I had always dreamt of becoming a dancer, but my parents wanted me to pursue my education first to become a nurse. I had never thought that I could become a professional because I was always a shy girl and spent most of my spare time reading books. My life was ordinary just like any other person until I met with an accident in 2009. I was on a bike with my friend which got out to control and crashed. The incident left me with a broken leg, but I was fine. Unfortunately, I was left lying on a bed at the hospital which made my condition severe. I had a congenital condition called Arteriovenous malformation which meant that my arteries and veins had an abnormal connection and the doctors were apprehensive about fixing the fracture by inserting plates inside my leg.
I managed to get a surgery done, but things took a turn for the worse when the doctor accidentally cut a vital vein which led to profuse bleeding. I soon lost sensation I my leg and infection spread quickly which meant that there was no way I could keep my leg. I was forced to get an amputation because the infection posed a risk. It was my only chance to survive and lead a normal life. I knew that things were never going to be the same, but I had no choice. I woke up with tears in my eyes after the surgery. My heart was filled with joy knowing that I no longer had a lifeless leg. I had to undergo 7 surgeries before I could walk again and I had to take a loan to cover the costs. My friends often ignored me and all the sympathy that came to me was pity and I didn’t want that.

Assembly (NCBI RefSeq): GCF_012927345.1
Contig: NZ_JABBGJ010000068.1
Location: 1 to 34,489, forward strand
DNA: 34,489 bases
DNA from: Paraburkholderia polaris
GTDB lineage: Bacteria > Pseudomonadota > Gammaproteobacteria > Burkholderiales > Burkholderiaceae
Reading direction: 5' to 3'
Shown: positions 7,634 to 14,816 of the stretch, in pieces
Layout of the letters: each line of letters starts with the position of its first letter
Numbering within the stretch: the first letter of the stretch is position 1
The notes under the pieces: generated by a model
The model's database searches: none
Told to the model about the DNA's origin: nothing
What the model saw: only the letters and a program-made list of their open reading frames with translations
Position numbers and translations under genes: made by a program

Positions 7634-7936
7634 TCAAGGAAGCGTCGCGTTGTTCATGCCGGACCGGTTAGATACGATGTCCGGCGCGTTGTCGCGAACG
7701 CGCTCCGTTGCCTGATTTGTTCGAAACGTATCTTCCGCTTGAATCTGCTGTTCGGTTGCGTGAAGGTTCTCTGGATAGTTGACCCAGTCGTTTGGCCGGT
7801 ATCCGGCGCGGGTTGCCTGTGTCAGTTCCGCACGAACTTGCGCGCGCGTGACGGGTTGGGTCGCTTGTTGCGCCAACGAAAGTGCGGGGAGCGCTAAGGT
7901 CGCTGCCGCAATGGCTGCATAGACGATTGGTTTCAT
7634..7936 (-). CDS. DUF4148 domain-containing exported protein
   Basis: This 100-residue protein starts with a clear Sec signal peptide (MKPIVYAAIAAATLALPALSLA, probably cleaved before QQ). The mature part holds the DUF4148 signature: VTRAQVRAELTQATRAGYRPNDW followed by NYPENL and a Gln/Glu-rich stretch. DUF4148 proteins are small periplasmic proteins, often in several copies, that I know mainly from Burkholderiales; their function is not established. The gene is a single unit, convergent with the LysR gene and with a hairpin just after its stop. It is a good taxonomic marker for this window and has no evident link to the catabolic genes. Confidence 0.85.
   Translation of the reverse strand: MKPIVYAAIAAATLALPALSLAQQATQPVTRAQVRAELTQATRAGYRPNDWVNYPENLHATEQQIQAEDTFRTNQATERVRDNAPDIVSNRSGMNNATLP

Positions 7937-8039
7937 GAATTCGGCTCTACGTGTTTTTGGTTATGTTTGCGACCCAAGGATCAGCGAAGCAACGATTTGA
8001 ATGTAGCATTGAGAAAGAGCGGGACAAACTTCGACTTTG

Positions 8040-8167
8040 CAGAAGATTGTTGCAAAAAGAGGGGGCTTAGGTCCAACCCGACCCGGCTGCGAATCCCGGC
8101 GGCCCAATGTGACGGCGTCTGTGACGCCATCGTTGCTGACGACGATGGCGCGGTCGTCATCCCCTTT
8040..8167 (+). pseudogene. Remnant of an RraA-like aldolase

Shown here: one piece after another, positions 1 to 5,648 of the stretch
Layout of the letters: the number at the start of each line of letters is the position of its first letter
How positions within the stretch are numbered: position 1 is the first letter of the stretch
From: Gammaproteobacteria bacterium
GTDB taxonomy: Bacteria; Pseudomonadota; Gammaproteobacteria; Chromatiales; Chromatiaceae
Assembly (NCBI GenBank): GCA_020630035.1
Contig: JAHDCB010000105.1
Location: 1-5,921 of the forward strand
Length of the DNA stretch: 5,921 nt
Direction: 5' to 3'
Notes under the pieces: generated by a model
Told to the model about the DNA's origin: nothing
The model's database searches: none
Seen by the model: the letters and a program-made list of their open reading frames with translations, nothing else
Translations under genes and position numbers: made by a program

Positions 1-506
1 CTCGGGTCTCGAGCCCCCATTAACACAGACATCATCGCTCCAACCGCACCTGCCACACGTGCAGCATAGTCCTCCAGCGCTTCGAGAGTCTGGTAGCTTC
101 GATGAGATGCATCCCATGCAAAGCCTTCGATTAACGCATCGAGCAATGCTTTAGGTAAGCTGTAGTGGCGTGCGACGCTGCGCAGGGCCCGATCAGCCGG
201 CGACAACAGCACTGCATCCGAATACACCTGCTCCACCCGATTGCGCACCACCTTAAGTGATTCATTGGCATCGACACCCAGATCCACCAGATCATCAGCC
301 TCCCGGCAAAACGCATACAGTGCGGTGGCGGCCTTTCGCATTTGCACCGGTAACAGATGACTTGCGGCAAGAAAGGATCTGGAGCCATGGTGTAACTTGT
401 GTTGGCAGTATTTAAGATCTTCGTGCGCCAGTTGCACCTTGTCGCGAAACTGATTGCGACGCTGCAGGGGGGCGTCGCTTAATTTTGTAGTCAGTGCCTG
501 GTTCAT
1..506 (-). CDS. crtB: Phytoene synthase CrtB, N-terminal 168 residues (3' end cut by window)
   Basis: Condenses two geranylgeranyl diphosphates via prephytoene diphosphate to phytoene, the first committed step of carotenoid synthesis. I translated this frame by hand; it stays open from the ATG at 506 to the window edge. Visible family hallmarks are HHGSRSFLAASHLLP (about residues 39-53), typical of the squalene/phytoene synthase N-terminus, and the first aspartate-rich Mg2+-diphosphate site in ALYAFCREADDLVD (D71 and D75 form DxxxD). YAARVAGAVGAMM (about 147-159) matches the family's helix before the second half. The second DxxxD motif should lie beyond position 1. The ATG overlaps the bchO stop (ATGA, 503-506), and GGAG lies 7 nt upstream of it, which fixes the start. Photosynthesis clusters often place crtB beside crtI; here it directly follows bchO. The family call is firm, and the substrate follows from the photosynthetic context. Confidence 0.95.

I was determined to come out stronger than ever before and not allow anything to hold me back. I participated in a reality show where I finally expressed my true self and let the dancer inside me shine. Dance became an integral part of my life and allowed me to do what I really wanted to do. It strengthened me and I soon experienced change. I dance for a living now and I love every bit of it. None of this would have been possible without the support of my mother and the people around me who finally started to look at me beyond my disability.